3 Simple Reasons For Dollar Downside

It’s no secret that the dollar and gold often exhibit a negative correlation. Because gold is a dollar denominated commodity, a weaker dollar makes gold relatively less expensive for foreign investors while a stronger dollar makes gold relatively more expensive.

It’s also no secret that the dollar has been losing value for years. In our view, loss of value is inevitable when it comes to fiat currency. Unfortunately for users of fiat currency, as their value declines they buy less goods and services. While all of the possible problems associated with a weaker dollar are a subject for another post, we thought we’d outline three simple reasons we believe the dollar will continue on its long-term decline.

  1. A move away from the dollar has already begun: Countries such as China, Russia and others have already begun establishing non-dollar denominated swap lines. In other words, these nations are setting up vehicles for trade that bypass the dollar. As demand for dollars declines, so too could its value. While crude oil is still traded in U.S. dollars, even the Petrodollar’s days could potentially be numbered. Should this one day occur, look out below. The dollar could potentially see a significant decline that could change global trade as we know it. 
  2. The Dollar’s status as the global reserve currency is shaky: As more and more nations have established swap lines bypassing the dollar in the process, more and more nations have also been calling for an end to the dollar’s world reserve currency status. In a sign that things are changing, the Chinese yuan was recently accepted as part of the IMF’s SDR or Special Drawing Rights. It would appear that China is another step closer to cementing its place among the world’s economic elite. Should the dollar lose its global reserve status at some point, a whole flood of dollars could find their way back home, creating a massive supply glut that would likely drive its value sharply lower.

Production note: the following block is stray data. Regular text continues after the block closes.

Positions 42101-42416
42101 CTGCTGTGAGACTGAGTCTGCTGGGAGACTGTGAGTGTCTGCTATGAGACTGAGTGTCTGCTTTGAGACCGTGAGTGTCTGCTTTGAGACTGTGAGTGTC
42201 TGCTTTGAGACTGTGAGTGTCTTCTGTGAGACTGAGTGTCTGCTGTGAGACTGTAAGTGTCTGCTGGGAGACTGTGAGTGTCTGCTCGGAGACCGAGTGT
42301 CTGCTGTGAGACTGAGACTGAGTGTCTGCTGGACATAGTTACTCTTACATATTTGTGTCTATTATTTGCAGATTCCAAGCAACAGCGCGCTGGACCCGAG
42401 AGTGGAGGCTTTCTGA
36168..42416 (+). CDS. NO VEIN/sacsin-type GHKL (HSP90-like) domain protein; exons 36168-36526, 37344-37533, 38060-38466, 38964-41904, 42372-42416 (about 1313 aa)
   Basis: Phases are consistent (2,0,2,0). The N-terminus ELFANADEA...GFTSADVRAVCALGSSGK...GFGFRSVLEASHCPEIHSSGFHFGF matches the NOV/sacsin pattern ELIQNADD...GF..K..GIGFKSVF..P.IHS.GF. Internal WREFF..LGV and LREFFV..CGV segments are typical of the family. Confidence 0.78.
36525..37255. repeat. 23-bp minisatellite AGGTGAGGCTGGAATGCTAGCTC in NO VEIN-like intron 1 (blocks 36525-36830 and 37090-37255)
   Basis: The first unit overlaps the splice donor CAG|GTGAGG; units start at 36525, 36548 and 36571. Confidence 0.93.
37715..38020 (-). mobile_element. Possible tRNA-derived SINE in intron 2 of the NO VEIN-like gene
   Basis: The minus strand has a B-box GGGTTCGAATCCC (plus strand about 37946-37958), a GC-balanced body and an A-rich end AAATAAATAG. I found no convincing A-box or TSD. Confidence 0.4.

3. A drop of U.S. Bonds by China or other large holders could have a massive impact on the dollar and global markets: China is the largest holder of U.S. debt in the world. What might happen if China decided to put its money to work elsewhere? Among some of the potential possibilities are a massive dollar decline, a huge spike in interest rates and significant economic troubles. While China still holds considerable U.S. debt, that could potentially change in the future. A large scale move away from U.S. treasuries could have extremely dramatic effects.

Some of these issues have already been set in motion. As more nations move away from the dollar, other nations may follow like dominoes.

Don’t ignore the writing on the wall…

Take steps now to try to protect your portfolio and financial future. Consider adding gold and other precious metals to your holdings. These precious metals could potentially increase in value if the dollar declines. To explore your options today, speak with an Advantage Gold account executive. Our professionals will answer any questions you may have about buying physical gold and can even show you how easy it is to buy physical gold in your IRA account. Don’t wait for your purchasing power to decline further. Call us today at 1-800-341-8584.

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